I hope my initial post didn’t give the impression I was advocating ignoring the problems in the Church by just focusing on the divine. My point was that we have to keep our eyes focused on Christ, who alone provides us with the guidance, charity, wisdom and strength in which to know how to respond to the problems we see. Jesus is Lord, and when we remember that, we realize no problem in the Church is too big for Him to handle. If we try to address problems in our own strength, we can quickly succumb to frustration and anger, which can derail any attempts to solve problems we see.

As I see it, we need to first of all be in prayer for the Church, and specifically pray about those problems we’re aware of, both in our own parishes/dioceses and around the country/world. We need to ask God to show us how to respond. We can take action within our own sphere of influence as God directs us. And sometimes that will involve joining together with other Catholics, or acting alone. It will all depend on the situation. Sometimes the problem won’t go away, no matter what we do. If we make it our responsibility to “fix” every problem we encounter, we will wind up very frustrated. We simply have to strive to be faithful to whatever God is calling us to do and leave the results up to Him. Sometimes we will see immediate change, sometimes not. Whatever happens, we should trust that God works all things out according to His good purposes.


#9

We should not be surprised about the abuses or sinful actions of others within the Church, because Jesus said it would be so. Read the parable of the weeds and the wheat.
I do think we should pray for those who are responsible for those sins and for those who take scandal at them. We should also voice our concern to the proper authority within the Church about these, but when all else fails just Trust in God for the gates of hell shall not prevail.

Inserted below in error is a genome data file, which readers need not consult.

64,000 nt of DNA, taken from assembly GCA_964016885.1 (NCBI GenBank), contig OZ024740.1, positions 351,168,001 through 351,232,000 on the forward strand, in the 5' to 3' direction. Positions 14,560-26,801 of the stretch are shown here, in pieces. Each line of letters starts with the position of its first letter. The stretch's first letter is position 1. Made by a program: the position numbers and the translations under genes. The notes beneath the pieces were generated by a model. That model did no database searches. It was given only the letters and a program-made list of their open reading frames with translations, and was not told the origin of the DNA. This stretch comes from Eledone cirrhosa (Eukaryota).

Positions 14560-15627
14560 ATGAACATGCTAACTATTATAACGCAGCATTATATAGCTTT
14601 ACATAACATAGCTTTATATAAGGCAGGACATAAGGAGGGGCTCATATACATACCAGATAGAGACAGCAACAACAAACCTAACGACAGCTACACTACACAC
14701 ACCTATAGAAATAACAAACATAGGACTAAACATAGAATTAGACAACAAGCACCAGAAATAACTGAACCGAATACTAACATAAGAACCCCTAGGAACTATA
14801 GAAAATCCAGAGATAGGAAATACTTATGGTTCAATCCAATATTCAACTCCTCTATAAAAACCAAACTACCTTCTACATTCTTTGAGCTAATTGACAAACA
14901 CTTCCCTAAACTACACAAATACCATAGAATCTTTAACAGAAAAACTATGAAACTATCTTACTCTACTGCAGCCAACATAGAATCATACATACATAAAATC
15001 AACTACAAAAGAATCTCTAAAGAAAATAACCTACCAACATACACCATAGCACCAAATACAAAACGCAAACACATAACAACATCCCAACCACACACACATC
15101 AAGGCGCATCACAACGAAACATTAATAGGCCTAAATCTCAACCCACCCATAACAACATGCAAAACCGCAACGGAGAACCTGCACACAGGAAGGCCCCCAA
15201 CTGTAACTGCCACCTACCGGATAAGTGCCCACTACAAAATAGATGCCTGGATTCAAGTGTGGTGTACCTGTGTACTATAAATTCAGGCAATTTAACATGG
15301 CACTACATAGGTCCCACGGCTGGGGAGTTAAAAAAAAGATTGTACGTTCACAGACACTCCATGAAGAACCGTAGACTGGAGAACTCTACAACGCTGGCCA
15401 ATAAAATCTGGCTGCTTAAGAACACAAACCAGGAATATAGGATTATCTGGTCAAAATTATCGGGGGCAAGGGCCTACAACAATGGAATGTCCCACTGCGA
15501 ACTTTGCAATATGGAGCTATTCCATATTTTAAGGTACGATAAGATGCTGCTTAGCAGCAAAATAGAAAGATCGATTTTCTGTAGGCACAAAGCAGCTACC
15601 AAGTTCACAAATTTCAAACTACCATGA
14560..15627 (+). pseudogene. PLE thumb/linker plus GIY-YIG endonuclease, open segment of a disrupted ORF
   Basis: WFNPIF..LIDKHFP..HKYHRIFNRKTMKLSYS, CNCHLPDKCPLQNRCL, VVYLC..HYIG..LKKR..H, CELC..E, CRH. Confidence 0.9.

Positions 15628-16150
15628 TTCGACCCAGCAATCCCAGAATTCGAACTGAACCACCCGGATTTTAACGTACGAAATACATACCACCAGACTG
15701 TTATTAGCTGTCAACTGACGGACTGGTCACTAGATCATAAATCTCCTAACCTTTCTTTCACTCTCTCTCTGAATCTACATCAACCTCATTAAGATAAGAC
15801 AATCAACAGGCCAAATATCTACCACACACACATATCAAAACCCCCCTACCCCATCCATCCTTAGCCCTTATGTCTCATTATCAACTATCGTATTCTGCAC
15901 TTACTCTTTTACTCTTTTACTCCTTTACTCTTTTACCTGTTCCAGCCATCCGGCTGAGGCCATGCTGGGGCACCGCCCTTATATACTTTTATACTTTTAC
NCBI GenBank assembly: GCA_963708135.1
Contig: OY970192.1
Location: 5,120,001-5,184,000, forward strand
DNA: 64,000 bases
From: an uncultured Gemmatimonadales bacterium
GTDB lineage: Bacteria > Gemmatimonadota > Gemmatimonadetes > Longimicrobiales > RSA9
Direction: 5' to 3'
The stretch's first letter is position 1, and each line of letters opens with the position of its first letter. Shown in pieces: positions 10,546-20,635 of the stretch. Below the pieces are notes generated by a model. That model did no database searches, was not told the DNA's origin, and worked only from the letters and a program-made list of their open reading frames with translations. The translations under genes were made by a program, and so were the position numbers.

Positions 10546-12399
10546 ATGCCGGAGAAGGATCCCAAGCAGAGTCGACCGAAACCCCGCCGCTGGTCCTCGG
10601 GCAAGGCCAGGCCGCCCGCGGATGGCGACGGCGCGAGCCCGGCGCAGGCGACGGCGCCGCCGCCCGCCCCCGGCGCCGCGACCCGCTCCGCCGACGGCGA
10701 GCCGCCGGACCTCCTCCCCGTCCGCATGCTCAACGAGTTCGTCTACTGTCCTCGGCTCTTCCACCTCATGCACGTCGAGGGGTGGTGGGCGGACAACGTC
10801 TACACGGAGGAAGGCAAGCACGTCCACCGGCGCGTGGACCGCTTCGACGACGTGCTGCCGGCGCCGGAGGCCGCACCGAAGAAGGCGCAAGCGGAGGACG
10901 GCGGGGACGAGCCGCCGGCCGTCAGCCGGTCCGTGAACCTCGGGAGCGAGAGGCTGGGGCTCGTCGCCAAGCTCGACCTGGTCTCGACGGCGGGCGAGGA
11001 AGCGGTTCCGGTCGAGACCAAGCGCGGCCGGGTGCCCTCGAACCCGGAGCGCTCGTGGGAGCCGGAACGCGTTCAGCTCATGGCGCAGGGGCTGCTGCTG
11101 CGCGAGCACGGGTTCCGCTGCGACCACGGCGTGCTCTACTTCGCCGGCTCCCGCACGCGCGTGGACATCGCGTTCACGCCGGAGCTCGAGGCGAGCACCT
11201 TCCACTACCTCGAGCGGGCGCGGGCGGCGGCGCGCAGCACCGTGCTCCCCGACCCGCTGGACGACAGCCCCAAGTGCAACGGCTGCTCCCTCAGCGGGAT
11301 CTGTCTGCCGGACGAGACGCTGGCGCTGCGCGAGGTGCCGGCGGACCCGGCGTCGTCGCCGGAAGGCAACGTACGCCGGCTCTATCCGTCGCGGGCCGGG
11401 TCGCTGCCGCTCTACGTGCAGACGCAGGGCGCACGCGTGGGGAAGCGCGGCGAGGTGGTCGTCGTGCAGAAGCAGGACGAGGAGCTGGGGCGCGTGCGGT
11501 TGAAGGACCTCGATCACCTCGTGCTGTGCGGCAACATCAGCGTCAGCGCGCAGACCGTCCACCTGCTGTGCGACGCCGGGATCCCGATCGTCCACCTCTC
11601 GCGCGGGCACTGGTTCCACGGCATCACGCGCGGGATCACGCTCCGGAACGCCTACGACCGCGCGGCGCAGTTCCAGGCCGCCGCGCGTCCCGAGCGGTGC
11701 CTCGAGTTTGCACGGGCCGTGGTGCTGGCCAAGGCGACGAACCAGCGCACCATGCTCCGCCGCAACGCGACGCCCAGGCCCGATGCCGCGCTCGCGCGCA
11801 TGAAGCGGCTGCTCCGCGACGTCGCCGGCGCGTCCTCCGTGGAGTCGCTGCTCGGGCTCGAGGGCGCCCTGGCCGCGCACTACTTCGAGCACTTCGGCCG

#10

[quote=Veritas41]I hope my initial post didn’t give the impression I was advocating ignoring the problems in the Church by just focusing on the divine. My point was that we have to keep our eyes focused on Christ, who alone provides us with the guidance, charity, wisdom and strength in which to know how to respond to the problems we see. Jesus is Lord, and when we remember that, we realize no problem in the Church is too big for Him to handle. If we try to address problems in our own strength, we can quickly succumb to frustration and anger, which can derail any attempts to solve problems we see.

As I see it, we need to first of all be in prayer for the Church, and specifically pray about those problems we’re aware of, both in our own parishes/dioceses and around the country/world. We need to ask God to show us how to respond. We can take action within our own sphere of influence as God directs us. And sometimes that will involve joining together with other Catholics, or acting alone. It will all depend on the situation. Sometimes the problem won’t go away, no matter what we do. If we make it our responsibility to “fix” every problem we encounter, we will wind up very frustrated. We simply have to strive to be faithful to whatever God is calling us to do and leave the results up to Him. Sometimes we will see immediate change, sometimes not. Whatever happens, we should trust that God works all things out according to His good purposes.
[/quote]

I think you have thought this through, and I didn’t find your initial post to be against dealing with problems. It sounds like you have a very balanced view over the Church, her divinity, her problems, and your role in it. :slight_smile:

Alan


#11

[quote=tdandh26]We should not be surprised about the abuses or sinful actions of others within the Church, because Jesus said it would be so. Read the parable of the weeds and the wheat.